4. They wear you down over time.

This is one of the insidious things about gaslighting—it is done gradually, over time. A lie here, a lie there, a snide comment every so often…and then it starts ramping up. Even the brightest, most self-aware people can be sucked into gaslighting—it is that effective. It’s the “frog in the frying pan” analogy: The heat is turned up slowly, so the frog never realizes what’s happening to it.

5. Their actions do not match their words. . .

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If you read the article and then free-associate, what name comes to mind?

Written by LeisureGuy

18 May 2017 at 11:13 am

A Public Service Announcement from Kevin Drum

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In all seriousness. Kevin Drum posts at Mother Jones:

Do you have a friend or relative who’s having a lot more “senior moments” than they used to? Your doctor has ways to diagnose what’s really going on. She can perform neurological exams, mental status tests, mood assessments, and, in cases where the patient has unusually heavy responsibilities that make it especially important to get a firm diagnosis, brain imaging scans that distinguish between healthy neurons and diseased neurons:

In patients who are showing signs of dementia, brains scans will show a buildup of amyloid plaque that destroys the tau proteins that keep the brain’s messaging system running smoothly. The result is disintegrating microtubules and tangled nerve cells.

Don’t worry: insurance will cover the cost of these tests if you work for a large employer like the federal government. So keep an eye out for the warning signs: isolation from friends,1 irritability and unpredictable fits of temper,2 poor judgment,3difficulty speaking plainly,4 trouble understanding visual images like maps,5 difficulty planning things,6 and memory lapses.7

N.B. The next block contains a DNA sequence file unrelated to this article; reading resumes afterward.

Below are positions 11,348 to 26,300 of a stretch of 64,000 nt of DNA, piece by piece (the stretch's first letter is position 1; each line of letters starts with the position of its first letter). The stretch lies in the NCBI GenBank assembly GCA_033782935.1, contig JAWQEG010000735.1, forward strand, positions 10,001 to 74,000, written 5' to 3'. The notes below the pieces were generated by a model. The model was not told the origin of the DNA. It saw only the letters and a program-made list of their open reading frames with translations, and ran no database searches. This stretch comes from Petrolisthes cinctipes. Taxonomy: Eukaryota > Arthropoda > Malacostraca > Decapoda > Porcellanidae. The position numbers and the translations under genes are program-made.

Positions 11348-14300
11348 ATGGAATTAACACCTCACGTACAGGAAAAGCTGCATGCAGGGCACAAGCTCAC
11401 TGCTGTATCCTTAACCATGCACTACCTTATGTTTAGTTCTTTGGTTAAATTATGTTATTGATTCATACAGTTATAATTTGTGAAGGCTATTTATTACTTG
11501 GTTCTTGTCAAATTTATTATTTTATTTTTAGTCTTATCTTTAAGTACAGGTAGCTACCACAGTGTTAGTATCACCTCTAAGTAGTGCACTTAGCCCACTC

Written by LeisureGuy

16 May 2017 at 8:53 am

Unleaded Gasoline Reduces Violent Crime in Sweden Too

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Kevin Drum reports the latest findings on the lead/crime hypothesis (which grows ever less hypothetical and more established:

I try to keep everyone up to date on the latest research into lead poisoning and crime, but I missed a paper earlier this year from three researchers in Sweden. At first glance, it’s just a routine test of the lead-crime hypothesis for yet another country. The researchers follow the usual path of (a) measuring atmospheric lead levels in various regions at various times, (b) showing that these levels correspond to blood lead levels, and (c) performing correlations with all the usual controls between lead poisoning in infants and later outcomes in life. Not to keep you in suspense, the researchers find exactly what you’d expect: childhood exposure to lead predicts lower IQs and higher crime rates later in life.